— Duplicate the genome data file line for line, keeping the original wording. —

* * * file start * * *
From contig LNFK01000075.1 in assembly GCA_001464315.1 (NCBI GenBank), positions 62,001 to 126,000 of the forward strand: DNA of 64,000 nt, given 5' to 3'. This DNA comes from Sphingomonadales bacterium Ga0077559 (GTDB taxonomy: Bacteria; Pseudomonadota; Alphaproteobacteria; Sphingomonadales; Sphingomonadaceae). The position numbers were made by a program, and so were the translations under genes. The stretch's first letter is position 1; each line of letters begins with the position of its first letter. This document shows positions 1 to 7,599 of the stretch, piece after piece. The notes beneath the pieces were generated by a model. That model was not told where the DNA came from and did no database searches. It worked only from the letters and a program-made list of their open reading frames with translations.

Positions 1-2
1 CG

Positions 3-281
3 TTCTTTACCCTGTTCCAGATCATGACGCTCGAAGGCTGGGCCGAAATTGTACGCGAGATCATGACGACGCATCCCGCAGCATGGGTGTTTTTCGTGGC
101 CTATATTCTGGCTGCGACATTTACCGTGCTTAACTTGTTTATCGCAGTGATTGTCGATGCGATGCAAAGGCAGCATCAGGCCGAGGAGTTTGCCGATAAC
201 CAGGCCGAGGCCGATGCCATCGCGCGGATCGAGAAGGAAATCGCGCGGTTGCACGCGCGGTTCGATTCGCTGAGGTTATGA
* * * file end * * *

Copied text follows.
From contig LNFK01000075.1 in assembly GCA_001464315.1 (NCBI GenBank), positions 62,001 to 126,000 of the forward strand: DNA of 64,000 nt, given 5' to 3'. This DNA comes from Sphingomonadales bacterium Ga0077559 (GTDB taxonomy: Bacteria; Pseudomonadota; Alphaproteobacteria; Sphingomonadales; Sphingomonadaceae). The position numbers were made by a program, and so were the translations under genes. The stretch's first letter is position 1; each line of letters begins with the position of its first letter. This document shows positions 1 to 7,599 of the stretch, piece after piece. The notes beneath the pieces were generated by a model. That model was not told where the DNA came from and did no database searches. It worked only from the letters and a program-made list of their open reading frames with translations.

Positions 1-2
1 CG

Positions 3-281
3 TTCTTTACCCTGTTCCAGATCATGACGCTCGAAGGCTGGGCCGAAATTGTACGCGAGATCATGACGACGCATCCCGCAGCATGGGTGTTTTTCGTGGC
101 CTATATTCTGGCTGCGACATTTACCGTGCTTAACTTGTTTATCGCAGTGATTGTCGATGCGATGCAAAGGCAGCATCAGGCCGAGGAGTTTGCCGATAAC
201 CAGGCCGAGGCCGATGCCATCGCGCGGATCGAGAAGGAAATCGCGCGGTTGCACGCGCGGTTCGATTCGCTGAGGTTATGA